Leaders like yourself engage in coaching for a wide range of reasons.
Perhaps you are looking to hone your skills in active listening, building executive presence, influencing others, or developing your direct reports. These are certainly worthwhile areas of focus for any coaching engagement, and clients and I work together on them often.
However, there is one rather counterintuitive benefit to having a coaching experience that I hear from nearly every leader I work with. Can you guess what it is?
Did you guess correctly? If so, I’d be surprised. This is because many clients initially worry about coaching as one more item to be added to their already bloated calendars. But as they move forward in the coaching experience, they begin to see the opportunity as a time-generator. A way to step out of the briskly flowing stream for a moment and gain clarity and perspective.
In this instance, the ‘time’ gained from coaching isn’t so much an improvement in time management (though that in itself is a worthwhile goal), instead, it’s the temporal benefits participants see from periodically stepping back to review their days and the big picture with their coach. Most of the leaders I work with are constantly inundated with information, feedback, and communications. They rarely have a moment to simply...stop, except for when we connect for coaching.
Setting aside time for yourself is invaluable. Most great ideas or strategic thoughts that you develop will come from gifting yourself the space to think. It is essential to preserve time for spontaneity.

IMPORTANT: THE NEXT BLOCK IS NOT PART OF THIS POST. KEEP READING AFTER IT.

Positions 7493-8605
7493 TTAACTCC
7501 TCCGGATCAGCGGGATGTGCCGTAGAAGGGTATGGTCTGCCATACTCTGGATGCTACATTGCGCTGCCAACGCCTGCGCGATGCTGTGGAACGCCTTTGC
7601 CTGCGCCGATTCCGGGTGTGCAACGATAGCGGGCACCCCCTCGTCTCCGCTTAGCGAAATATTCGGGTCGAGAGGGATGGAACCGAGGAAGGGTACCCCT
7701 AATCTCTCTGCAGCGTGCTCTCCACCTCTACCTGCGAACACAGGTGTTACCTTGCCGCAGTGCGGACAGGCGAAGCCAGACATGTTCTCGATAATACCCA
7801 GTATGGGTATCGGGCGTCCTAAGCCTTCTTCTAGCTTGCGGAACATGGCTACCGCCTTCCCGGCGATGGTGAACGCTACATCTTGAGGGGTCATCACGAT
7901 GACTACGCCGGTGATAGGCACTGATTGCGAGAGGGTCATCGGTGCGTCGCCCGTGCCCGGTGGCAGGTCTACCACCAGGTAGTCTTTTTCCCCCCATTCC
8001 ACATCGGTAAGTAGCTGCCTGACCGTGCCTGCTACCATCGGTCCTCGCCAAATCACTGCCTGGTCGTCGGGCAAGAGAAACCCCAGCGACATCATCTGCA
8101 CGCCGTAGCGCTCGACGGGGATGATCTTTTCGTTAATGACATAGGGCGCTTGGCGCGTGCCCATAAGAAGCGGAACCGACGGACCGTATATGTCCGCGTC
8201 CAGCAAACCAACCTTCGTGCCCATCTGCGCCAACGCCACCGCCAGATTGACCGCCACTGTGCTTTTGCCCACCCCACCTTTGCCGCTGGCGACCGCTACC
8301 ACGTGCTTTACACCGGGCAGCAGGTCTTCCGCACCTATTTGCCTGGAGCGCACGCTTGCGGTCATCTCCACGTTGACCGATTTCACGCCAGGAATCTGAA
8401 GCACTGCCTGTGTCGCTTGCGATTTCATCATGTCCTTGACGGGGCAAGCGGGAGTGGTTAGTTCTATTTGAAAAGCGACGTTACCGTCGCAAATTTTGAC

The opportunity to have a dedicated time with the support and presence of an experienced coach to focus on what you feel needs attention is a gift. Maybe even just the one time you will have during the week to stop, breath and reflect. Clients report returning to work from a coaching session refreshed, more resilient and ready to double down on what matters and let go of the rest.
Meeting corporate goals and objectives. Achieving revenue targets. Reducing operating expenses. Bringing in the right skilled workforce. Writing performance reviews. Building a top leadership team. Keeping a Board happy. And on and on and on. These are the excellent and worthwhile reasons I hear from my clients about why they are afraid they won’t have time for coaching.
Bouncing ideas off a coach who is not intellectually and emotionally tied to your business can become pure gold for you within a long work week of endless meetings, critical business decision making, and fire-fighting.
Our responsibility as coaches is to encourage inquiry-based self-examination, reflection, and forward thinking. Unexamined behaviors can alienate you from yourself and others. The very stakeholders, direct and indirect, you want to engage and inspire.
That precious commodity of time as an element of the coaching experience allows you the uninterrupted opportunity to examine and challenge your own assumptions, fears and dreams.
Take the time. Enjoy the time. For a brief period of the week, it’s all about you.